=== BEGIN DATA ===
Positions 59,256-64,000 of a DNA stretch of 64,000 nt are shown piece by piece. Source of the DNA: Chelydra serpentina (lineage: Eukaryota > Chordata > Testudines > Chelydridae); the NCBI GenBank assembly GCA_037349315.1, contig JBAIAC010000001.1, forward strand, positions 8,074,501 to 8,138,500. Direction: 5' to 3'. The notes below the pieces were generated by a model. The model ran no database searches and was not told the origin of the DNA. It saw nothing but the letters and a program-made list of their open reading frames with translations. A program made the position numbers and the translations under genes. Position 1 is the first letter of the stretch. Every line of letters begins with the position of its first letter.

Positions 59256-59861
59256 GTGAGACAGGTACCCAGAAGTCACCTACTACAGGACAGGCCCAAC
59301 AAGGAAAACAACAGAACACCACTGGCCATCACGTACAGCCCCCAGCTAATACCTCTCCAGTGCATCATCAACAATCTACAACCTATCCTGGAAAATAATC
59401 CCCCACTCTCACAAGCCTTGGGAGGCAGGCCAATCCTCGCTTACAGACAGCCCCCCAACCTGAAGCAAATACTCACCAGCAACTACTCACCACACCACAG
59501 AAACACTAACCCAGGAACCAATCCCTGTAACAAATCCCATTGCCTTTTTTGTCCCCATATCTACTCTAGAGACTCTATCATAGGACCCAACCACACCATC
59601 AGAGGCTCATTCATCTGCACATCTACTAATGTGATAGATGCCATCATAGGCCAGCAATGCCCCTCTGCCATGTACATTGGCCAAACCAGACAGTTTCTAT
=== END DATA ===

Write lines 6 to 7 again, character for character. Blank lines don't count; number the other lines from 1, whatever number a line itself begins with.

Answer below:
59501 AAACACTAACCCAGGAACCAATCCCTGTAACAAATCCCATTGCCTTTTTTGTCCCCATATCTACTCTAGAGACTCTATCATAGGACCCAACCACACCATC
59601 AGAGGCTCATTCATCTGCACATCTACTAATGTGATAGATGCCATCATAGGCCAGCAATGCCCCTCTGCCATGTACATTGGCCAAACCAGACAGTTTCTAT